Have you found success in visualizing obstacles when making plans? How did it work out?

More Posts by Christian Jarrett

Dr. Christian Jarrett seeks out exciting new research and showcases its relevance for life. A psychologist turned writer, he’s a senior editor at Aeon. His next book will be about personality change. He is @Psych_Writer on Twitter.

Comments (191)
  • amphetkid

    Completely agree, people see it as pessimism and tell you to stop causing problems, but by looking for the issues at the beginning means you can architect around them or remove them early on.

    It comes down to whether product/project managers are willing to accept that problems do occur and not just the creation of the awkward architect to justify their existence.

  • Maris Olsen

    Totally agree. Looking at both sides of the “creativity coin” is essential. For me, writing down both the goal AND the potential blocks is also important – rather than just letting the thoughts swirl in my head. It helps make the goal and the process more concrete. One additional step that can be helpful is brainstorming with another person what some of the obstacles might be. Sometimes we “solopreneurs” like to focus more on the rosy future, and having a trusted friend point out some problems can also be grounding.

    Thanks for the nice post!

  • Narong Heng

    It seemed the words “Negative Thinking” at title has different implying when think of the opposite words “positive thinking” From the most that I heard from positive people, Positive Thinking doesn’t mean daydreaming as the article implied it means we believe we will achieve, get through what ever obstacles that comes in our way. So the title still should be “Power of Positive Thinking” Just my thought, anyone can disagree. Good article though. Thank you.

  • Steve H-B

    I completely agree with the thrust and the message of the of the post but I’d like to point out that this research is actually only a re-spin of some of the observations that Viktor Frankl made in his book Man’s Search for Meaning.

    One of the things that Frankl noticed was that many of the people who just lay down and died in the concentration camps gave up hope. Some of the ones who were overly optimistic also couldn’t handle the knock backs that they received during their captivity which in turn led them to just lay down and give up.

    He observed that the people best prepared to survive the experiences not only projected themselves into being in a better place, they also saw themselves when they were there looking back on the trials and hardships that they would have to have survived to be there, thus reinforcing their own self-belief that they were survivors.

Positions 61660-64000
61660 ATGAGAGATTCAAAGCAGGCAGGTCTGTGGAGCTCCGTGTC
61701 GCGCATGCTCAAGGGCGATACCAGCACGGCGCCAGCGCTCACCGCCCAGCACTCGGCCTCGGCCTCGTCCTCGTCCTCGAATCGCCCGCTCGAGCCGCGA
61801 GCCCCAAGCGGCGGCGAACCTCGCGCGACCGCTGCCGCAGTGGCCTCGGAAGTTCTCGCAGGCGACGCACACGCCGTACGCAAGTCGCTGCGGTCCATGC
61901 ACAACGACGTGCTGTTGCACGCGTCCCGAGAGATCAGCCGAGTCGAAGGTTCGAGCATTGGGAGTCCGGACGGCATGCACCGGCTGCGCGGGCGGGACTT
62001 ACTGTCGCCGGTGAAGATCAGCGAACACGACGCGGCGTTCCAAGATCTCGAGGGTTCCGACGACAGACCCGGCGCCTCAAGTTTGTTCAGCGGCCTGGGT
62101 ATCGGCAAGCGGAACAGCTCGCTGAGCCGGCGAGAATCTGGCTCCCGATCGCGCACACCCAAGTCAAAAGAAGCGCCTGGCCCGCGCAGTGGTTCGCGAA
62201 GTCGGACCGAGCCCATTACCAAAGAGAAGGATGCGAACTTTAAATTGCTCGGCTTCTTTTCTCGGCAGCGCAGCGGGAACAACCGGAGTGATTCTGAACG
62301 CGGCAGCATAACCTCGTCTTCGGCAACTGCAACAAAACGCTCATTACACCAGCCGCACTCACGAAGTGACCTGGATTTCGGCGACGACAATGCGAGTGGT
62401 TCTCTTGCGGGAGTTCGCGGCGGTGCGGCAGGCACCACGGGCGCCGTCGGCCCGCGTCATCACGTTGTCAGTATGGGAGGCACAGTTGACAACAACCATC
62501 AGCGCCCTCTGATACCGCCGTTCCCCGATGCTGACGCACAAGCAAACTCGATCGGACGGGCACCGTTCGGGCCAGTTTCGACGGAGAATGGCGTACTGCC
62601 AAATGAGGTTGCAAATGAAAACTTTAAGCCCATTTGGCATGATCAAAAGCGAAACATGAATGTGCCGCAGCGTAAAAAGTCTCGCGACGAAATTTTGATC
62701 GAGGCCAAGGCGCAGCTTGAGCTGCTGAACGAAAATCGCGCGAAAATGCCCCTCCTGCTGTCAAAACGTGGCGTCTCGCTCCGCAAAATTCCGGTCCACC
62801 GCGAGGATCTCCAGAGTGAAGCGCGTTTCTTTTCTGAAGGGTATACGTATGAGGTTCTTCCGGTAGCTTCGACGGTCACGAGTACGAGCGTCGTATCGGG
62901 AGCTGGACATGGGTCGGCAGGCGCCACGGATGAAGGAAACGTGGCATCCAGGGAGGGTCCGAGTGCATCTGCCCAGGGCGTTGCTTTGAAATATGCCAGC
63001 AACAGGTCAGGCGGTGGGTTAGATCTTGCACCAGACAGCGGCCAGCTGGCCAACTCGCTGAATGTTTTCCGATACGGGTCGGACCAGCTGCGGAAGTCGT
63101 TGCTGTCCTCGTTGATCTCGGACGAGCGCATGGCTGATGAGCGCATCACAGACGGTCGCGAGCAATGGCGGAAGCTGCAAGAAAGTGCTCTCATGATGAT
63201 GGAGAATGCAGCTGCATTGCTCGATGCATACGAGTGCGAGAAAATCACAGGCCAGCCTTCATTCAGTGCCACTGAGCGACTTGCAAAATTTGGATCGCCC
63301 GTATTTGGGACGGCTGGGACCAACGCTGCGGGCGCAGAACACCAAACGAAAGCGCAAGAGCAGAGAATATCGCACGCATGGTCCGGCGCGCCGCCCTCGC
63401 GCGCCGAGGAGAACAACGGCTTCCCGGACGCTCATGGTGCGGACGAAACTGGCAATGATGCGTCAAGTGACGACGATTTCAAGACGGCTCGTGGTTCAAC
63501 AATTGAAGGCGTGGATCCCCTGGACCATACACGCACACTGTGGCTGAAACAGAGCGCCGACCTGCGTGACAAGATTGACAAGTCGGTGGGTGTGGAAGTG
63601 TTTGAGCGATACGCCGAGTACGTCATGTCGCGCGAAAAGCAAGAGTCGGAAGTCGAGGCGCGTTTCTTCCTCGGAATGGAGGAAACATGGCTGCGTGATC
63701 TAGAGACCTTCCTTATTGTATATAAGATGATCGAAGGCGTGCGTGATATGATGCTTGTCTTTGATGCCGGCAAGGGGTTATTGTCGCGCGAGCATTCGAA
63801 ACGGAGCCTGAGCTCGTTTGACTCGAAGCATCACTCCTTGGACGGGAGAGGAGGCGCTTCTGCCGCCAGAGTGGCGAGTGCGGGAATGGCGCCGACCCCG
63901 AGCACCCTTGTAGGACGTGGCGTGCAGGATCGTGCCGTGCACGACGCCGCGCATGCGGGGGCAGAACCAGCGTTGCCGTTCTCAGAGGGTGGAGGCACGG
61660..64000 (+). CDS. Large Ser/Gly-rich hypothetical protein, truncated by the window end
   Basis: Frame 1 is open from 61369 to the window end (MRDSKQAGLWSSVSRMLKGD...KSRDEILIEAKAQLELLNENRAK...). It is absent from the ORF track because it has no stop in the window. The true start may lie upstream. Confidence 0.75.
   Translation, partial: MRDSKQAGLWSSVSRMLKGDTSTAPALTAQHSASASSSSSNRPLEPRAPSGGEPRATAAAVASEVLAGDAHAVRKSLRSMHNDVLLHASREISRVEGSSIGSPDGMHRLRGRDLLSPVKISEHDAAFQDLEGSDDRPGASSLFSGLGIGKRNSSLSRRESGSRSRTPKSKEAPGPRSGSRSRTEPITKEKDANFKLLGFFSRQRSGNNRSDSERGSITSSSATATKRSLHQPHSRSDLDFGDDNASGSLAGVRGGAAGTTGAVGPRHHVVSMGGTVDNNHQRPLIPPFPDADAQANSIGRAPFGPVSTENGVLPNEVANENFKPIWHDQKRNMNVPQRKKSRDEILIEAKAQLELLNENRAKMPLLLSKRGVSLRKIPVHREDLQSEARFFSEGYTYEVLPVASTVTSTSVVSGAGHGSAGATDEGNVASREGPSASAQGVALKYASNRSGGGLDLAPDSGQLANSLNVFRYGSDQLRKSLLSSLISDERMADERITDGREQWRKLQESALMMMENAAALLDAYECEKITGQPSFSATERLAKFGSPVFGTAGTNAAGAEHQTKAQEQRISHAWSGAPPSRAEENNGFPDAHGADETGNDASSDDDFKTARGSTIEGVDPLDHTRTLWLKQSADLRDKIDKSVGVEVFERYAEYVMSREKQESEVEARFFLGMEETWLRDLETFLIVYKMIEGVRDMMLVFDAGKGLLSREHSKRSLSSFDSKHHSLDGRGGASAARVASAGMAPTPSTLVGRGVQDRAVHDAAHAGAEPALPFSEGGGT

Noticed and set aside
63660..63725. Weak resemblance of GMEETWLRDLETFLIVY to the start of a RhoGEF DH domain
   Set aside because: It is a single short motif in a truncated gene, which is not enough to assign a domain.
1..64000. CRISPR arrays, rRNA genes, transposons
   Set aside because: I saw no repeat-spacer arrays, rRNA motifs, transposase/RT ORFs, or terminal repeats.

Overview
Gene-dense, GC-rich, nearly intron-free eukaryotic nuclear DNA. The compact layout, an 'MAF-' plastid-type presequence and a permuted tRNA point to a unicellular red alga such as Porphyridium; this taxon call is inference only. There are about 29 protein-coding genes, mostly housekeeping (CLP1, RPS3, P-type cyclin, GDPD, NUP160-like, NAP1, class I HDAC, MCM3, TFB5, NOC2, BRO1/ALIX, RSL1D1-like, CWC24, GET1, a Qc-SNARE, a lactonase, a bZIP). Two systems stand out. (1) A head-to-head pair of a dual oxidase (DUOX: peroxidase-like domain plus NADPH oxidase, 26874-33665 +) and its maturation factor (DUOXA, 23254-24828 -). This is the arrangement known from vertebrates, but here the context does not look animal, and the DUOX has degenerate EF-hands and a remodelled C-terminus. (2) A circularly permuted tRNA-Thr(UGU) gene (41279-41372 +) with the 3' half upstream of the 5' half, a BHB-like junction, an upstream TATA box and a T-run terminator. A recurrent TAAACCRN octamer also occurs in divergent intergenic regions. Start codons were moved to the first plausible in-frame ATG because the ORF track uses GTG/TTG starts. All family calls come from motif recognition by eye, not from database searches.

• Richard Batista

    Great Article!

  • Michael F

    This gives some credence to the Zig Ziglar model of goal setting & accomplishment. Once you have selected the goals to work on, you list the benefits of reaching the goal, then list the skills or knowledge required to reach the goal, then list the major obstacles & mountains to climb to reach the goal, then list the individuals and organizations needed to help reach the goal, and finally, a plan to reach the goal and a due date. I’m glad to see that research is validating a process that’s been around since Lou Holz was the head football coach at Arkansas.

  • Darren Paul Azzopardi

    I’ve always believed thinking positive is not being ignorant and hoping for the best out come but by being 100% aware of what could go wrong. So addressing them and aligning them with possible solutions, you are thinking positively, not just pissing in the wind and hoping for the best.

  • larry capra aka zenabowli

    Ya can’t just walk the mountain tops… ya gotta walk the valleys too. Something I learned while pack packing. Visualize your goals. But, critical thinking is our most valuable tool for the journey. Human persistence takes us further than wishful thinking.

  • Petr

    Don’t forget this important line: “mental contrasting works best as a counter-point to high morale and expectations of success.”

  • Willem-Paul Koenen

    Nice, Good to stay aware of what works and what not. Important tho that in more advanced stages of coaching they use that technique they use something else aswell. In NLP (NeuroLinguisticProgramming) they use the term associated and dissociated. Associated is experiencing as if it is now and you are totally in it. Dissociated is stepping out and looking at it from a distance. When they do the exercise to vision and also feel and hear and totally experience how it is to have and really be. then after is has become compelling it is really important to step out of that experience and after being associated now being disociated. so that the experience becomes a magnet in the future. and is not something that stays like it is already there. good stuff tho when done in a great way.